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Study: Global warming likely to help invasive species gain the upper hand in wetlands

Colorado wetlands

 Meadow Creek wetlands, Frisco, Colorado.

‘Death by a thousand cuts’

Staff Report

FRISCO — Invasive wetlands species are likely to get a boost from climate change, resulting in long-term threats to key native ecosystems, according to new research from Duke University.

“Changing surface-water temperatures, rainfall patterns and river flows will likely give Japanese knotweed, hydrilla, honeysuckle, privet and other noxious invasive species an edge over less adaptable native species,” said Neal E. Flanagan, visiting assistant professor at the Duke Wetland Center, who led the research. Continue reading

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Can good planning ease global warming impacts to wildlife?

An adult lynx in Colorado warily surveys its surroundings. The wild cats were recently named to a top-10 list of species most at risk from climate change impacts to habitat. PHOTO BY TANYA SHENK, Colorado Division of Wildlife.

An adult lynx in Colorado warily surveys its surroundings. The wild cats were recently named to a top-10 list of species most at risk from climate change impacts to habitat. Photo by Tanya Shenk, Colorado Division of Wildlife.

New report highlights actions aimed at buffering ecosystems from climate change

Staff Report

FRISCO — Congress may still be dithering over global warming, but some federal agencies are on a fast-forward path to addressing climate-change impacts to natural resources.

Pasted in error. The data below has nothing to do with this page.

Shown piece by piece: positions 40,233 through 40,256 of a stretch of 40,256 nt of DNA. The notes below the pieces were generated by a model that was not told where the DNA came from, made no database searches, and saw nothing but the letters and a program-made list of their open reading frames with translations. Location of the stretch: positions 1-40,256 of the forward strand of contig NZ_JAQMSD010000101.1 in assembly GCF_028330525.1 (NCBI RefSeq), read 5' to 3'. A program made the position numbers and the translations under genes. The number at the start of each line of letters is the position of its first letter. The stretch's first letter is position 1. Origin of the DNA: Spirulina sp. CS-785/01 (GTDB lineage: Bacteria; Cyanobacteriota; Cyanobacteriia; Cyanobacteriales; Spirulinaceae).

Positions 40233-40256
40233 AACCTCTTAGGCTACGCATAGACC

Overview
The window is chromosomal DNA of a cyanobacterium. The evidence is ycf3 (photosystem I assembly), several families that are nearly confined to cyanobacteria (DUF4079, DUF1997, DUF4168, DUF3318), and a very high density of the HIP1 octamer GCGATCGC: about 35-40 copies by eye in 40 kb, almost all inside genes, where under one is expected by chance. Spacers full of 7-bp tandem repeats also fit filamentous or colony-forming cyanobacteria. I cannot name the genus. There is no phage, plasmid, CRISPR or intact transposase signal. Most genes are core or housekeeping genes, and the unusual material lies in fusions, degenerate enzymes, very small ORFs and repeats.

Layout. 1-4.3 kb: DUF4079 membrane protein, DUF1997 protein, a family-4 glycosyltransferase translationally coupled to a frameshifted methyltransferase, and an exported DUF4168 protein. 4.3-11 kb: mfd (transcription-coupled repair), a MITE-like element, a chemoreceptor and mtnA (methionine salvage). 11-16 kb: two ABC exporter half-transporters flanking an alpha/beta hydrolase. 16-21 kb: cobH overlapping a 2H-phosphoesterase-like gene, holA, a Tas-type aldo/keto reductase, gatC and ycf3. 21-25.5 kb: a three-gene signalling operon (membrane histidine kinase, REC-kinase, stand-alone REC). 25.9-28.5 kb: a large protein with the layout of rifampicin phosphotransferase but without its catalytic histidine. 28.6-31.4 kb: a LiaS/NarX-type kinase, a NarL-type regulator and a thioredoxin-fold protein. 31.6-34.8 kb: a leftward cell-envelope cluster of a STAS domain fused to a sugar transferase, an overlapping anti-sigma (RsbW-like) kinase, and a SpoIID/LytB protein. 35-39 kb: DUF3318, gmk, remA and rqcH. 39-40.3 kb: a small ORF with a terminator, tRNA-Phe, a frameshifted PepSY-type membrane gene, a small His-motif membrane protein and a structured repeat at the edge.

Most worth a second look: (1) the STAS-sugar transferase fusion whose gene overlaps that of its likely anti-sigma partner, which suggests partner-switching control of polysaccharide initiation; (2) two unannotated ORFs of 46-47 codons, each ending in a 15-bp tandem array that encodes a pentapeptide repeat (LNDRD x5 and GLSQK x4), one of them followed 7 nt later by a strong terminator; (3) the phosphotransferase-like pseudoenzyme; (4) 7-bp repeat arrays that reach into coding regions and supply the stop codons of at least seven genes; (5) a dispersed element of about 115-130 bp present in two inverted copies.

The U.S. Fish and Wildlife Service last month unveiled a new report describing 50 projects launched to strengthen climate resiliency, including wildlife movement areas that help buffer animals from global warming and reforestation projects focusing on climate-resilient native trees.

“Across the nation, a broad coalition of natural resource agencies is working with partners and stakeholders to collectively address the current impacts and future threats of climate change,” said USFWS deputy director Rowan Gould. “The concrete actions documented in this report represent real progress, but helping native species  cope with the effects of climate disruption requires us to build on these successes,” Gould said. Continue reading

Environment: Judge upholds EPA’s review of proposed Pebble Mine, near Bristol Bay, Alaska

Salmon fisheries at risk with open-pit mine proposal

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The EPA will be allowed to do a thorough evaluation of the impacts of a proposed copper mine in Alaska’s Bristol Bay, a federal judge has ruled.

By Bob Berwyn

FRISCO — A federal judge Friday ruled that the EPA can proceed with an environmental review of a proposed copper mine in Alaska’ pristine Bristol Bay.

U.S. District Court Judge H. Russel Holland rejected arguments that the EPA exceeded its authority by starting the review process in the absence of a specific permit application, and that the review violates the Alaska Statehood Act.

At issue is the proposed Pebble Mine, which would, according to environmental groups, become the largest copper mine in the world, potentially tainting huge areas of productive salmon habitat with dredged material and other pollutants. Continue reading

Colorado: Not much love for proposed new water diversions

EPA raises questions about compliance with Clean Water Act

Denver Water plans to increase transmountain diversions through the Moffat collection system will be up for comment at a pair of upcoming meetings.

Denver Water plans to increase transmountain diversions through the Moffat collection system is not drawing rave reviews, as numerous entities have expressed significant concerns about impacts to water quality. bberwyn photo.